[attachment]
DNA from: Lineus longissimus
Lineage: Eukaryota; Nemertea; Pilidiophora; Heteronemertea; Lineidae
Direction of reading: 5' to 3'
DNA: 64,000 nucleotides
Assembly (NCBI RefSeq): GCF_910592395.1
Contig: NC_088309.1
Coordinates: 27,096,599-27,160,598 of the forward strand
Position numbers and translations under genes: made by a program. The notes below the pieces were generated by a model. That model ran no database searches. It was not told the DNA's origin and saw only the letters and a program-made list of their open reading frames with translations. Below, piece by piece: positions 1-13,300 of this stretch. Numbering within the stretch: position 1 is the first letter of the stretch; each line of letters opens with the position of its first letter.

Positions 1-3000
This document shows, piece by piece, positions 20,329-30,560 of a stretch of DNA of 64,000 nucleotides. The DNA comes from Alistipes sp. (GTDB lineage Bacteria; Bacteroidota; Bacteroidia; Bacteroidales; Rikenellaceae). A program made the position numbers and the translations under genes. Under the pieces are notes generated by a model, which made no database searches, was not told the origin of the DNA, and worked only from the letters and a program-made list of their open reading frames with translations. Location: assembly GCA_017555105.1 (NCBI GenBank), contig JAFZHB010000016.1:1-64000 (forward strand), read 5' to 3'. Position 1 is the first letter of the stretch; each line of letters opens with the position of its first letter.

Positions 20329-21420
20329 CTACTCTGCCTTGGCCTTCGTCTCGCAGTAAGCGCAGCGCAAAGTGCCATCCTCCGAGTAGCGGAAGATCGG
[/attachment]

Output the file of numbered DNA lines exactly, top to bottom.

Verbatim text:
DNA from: Lineus longissimus
Lineage: Eukaryota; Nemertea; Pilidiophora; Heteronemertea; Lineidae
Direction of reading: 5' to 3'
DNA: 64,000 nucleotides
Assembly (NCBI RefSeq): GCF_910592395.1
Contig: NC_088309.1
Coordinates: 27,096,599-27,160,598 of the forward strand
Position numbers and translations under genes: made by a program. The notes below the pieces were generated by a model. That model ran no database searches. It was not told the DNA's origin and saw only the letters and a program-made list of their open reading frames with translations. Below, piece by piece: positions 1-13,300 of this stretch. Numbering within the stretch: position 1 is the first letter of the stretch; each line of letters opens with the position of its first letter.

Positions 1-3000
This document shows, piece by piece, positions 20,329-30,560 of a stretch of DNA of 64,000 nucleotides. The DNA comes from Alistipes sp. (GTDB lineage Bacteria; Bacteroidota; Bacteroidia; Bacteroidales; Rikenellaceae). A program made the position numbers and the translations under genes. Under the pieces are notes generated by a model, which made no database searches, was not told the origin of the DNA, and worked only from the letters and a program-made list of their open reading frames with translations. Location: assembly GCA_017555105.1 (NCBI GenBank), contig JAFZHB010000016.1:1-64000 (forward strand), read 5' to 3'. Position 1 is the first letter of the stretch; each line of letters opens with the position of its first letter.

Positions 20329-21420
20329 CTACTCTGCCTTGGCCTTCGTCTCGCAGTAAGCGCAGCGCAAAGTGCCATCCTCCGAGTAGCGGAAGATCGG